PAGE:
• Autonomous vehicles. XAI is used in autonomous vehicles to explain driving-based decisions, especially those that revolve around safety. If a passenger can understand how and why the vehicle is making its driving decisions, they can feel safer knowing what scenarios the vehicle can or can't handle well.

XAI is especially important in areas where someone's life could be immediately affected. For example, in healthcare, AI could be used to identify patient fractures based on X-rays. Even after an initial investment in an AI tool, doctors and nurses might still not be ready to adopt the AI if they don't trust the system or know how it arrives at a patient diagnosis. An explainable system gives healthcare providers the chance to review the diagnosis and to use that information to inform their own prognosis.

Likewise, for military operations, the Defense Advanced Research Projects Agency (DARPA) is developing XAI in its third-wave AI systems. These three waves described by DARPA include AI that can categorize and explain.

Benefits of explainable AI

XAI provides overall more accountability and transparency in AI systems. Its benefits include the following:

  • Makes AI more trustworthy. Individuals might be reluctant to trust an AI-based system, as they can't tell how it reaches a particular conclusion. XAI is designed to give understandable explanations of its decisions to end users.
  • Improves the overall AI system. With added transparency, developers can more easily identify and fix issues.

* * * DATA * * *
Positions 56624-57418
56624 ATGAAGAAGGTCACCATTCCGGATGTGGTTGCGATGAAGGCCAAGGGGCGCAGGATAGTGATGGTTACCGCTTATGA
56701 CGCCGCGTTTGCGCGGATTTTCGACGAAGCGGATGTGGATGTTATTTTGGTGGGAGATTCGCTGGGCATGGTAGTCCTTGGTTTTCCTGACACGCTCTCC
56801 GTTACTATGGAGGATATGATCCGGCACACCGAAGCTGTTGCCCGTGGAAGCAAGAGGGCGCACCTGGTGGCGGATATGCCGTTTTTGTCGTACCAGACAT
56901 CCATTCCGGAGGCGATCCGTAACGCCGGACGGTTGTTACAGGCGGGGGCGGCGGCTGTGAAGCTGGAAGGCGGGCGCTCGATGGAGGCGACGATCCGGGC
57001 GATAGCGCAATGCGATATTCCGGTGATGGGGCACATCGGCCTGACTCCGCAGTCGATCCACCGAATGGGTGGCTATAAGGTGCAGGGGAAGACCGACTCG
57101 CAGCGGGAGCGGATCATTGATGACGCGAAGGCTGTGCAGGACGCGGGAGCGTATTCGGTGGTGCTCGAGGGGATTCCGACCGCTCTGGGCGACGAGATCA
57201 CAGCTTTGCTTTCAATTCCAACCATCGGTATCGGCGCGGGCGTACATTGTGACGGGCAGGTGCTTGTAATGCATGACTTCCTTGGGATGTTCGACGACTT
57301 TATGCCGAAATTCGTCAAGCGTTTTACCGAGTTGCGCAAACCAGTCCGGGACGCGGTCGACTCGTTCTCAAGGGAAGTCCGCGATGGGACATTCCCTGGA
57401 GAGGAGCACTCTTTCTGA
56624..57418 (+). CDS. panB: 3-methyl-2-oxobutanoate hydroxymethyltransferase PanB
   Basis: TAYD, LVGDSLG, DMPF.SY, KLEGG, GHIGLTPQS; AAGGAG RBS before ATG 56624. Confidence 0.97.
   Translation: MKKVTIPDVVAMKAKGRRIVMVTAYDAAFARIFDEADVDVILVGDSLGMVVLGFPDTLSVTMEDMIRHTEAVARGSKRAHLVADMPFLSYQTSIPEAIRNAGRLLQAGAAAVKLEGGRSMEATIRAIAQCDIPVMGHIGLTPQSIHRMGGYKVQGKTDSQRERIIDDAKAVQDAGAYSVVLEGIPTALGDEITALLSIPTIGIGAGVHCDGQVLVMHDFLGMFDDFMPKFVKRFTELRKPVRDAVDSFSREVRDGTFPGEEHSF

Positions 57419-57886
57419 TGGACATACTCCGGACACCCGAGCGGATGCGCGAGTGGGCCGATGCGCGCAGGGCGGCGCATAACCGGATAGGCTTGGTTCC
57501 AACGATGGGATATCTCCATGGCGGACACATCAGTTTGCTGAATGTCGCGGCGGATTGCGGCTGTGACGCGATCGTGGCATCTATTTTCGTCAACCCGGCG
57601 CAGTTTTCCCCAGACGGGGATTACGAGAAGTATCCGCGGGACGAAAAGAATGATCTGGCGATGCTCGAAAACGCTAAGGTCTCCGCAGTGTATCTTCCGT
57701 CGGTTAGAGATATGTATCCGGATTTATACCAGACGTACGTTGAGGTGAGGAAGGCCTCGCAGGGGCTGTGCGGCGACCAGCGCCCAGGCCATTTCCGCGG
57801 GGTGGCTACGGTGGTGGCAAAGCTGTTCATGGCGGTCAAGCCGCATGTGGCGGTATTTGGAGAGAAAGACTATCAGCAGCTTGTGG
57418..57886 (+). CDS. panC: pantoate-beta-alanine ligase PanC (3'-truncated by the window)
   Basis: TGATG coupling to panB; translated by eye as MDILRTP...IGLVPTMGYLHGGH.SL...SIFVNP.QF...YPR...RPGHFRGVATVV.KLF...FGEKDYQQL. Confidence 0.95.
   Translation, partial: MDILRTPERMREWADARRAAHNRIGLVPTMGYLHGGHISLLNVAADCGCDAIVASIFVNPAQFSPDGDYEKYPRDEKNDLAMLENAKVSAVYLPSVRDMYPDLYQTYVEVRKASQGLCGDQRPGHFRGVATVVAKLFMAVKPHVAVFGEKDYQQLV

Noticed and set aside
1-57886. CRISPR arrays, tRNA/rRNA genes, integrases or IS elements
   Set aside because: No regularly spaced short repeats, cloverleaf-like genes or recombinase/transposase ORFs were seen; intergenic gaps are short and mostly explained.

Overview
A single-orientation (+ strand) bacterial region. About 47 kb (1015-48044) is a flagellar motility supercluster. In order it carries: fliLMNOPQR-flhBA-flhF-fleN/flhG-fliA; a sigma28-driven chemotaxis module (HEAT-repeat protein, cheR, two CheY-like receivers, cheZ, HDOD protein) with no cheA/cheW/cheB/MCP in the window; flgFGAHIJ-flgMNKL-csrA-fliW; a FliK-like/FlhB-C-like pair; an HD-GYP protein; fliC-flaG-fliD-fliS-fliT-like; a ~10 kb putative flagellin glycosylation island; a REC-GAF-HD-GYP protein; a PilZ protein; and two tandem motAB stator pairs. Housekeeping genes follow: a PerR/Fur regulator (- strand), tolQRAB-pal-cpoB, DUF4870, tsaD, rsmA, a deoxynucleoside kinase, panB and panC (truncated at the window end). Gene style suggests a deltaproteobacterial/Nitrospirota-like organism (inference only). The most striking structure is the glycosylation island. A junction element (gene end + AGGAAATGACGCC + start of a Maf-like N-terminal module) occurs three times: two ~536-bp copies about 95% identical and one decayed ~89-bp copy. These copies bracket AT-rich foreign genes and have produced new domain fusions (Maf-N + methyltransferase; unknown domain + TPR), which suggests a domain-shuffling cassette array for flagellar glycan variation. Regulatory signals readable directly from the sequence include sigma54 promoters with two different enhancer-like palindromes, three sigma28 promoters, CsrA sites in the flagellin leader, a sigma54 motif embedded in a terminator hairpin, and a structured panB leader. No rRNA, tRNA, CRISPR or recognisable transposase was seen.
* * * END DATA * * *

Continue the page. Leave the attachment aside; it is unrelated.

• Provides insight against adversarial attacks. Adversarial attacks attempt to fool or misguide a model into making incorrect decisions using maliciously designed data inputs. An adversarial attack against an XAI system would show irregular explanations for its decisions, revealing the attack.
  • Safeguards against AI bias. The goal of XAI is to explain attributes and decision processes in ML algorithms. This helps identify unfair outcomes due to the lack of quality in training data or developer biases.

Limitations of explainable AI

XAI also has the following limitations:

  • Explainability compared to other transparency methods. An XAI system might oversimplify and misrepresent a complicated system, leading to a debate about designing AI systems with more interpretable models, or models that can more accurately associate causes to effects.
  • Model performance. XAI systems typically have lower performance when compared to black box models.
  • Difficulty in training. Creating an AI system that also explains its reasoning is more complicated to achieve when compared to black box models.
  • Privacy. If an XAI system works with confidential data, that data could be exposed because of XAI's transparent nature.
  • Concepts of understanding and trust. Although XAI should lead to an increased trust in AI, some users might still not trust the system, even with an understandable explanation behind its decisions.

Learn more about why transparency in AI matters for organizations.

This was last updated in June 2023